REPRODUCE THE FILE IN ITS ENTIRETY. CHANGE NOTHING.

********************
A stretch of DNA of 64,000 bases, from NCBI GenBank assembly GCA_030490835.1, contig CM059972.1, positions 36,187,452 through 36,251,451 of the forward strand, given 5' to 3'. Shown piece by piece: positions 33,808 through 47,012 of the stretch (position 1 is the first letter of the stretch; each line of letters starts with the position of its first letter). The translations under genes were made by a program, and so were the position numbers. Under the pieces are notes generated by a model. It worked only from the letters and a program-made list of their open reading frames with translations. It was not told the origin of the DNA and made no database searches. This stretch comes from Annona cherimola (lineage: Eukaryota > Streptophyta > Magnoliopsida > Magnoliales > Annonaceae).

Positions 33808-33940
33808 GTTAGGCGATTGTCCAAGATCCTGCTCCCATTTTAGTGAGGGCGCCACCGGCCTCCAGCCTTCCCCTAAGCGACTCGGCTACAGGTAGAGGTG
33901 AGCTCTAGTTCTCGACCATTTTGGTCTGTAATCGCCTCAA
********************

A stretch of DNA of 64,000 bases, from NCBI GenBank assembly GCA_030490835.1, contig CM059972.1, positions 36,187,452 through 36,251,451 of the forward strand, given 5' to 3'. Shown piece by piece: positions 33,808 through 47,012 of the stretch (position 1 is the first letter of the stretch; each line of letters starts with the position of its first letter). The translations under genes were made by a program, and so were the position numbers. Under the pieces are notes generated by a model. It worked only from the letters and a program-made list of their open reading frames with translations. It was not told the origin of the DNA and made no database searches. This stretch comes from Annona cherimola (lineage: Eukaryota > Streptophyta > Magnoliopsida > Magnoliales > Annonaceae).

Positions 33808-33940
33808 GTTAGGCGATTGTCCAAGATCCTGCTCCCATTTTAGTGAGGGCGCCACCGGCCTCCAGCCTTCCCCTAAGCGACTCGGCTACAGGTAGAGGTG
33901 AGCTCTAGTTCTCGACCATTTTGGTCTGTAATCGCCTCAA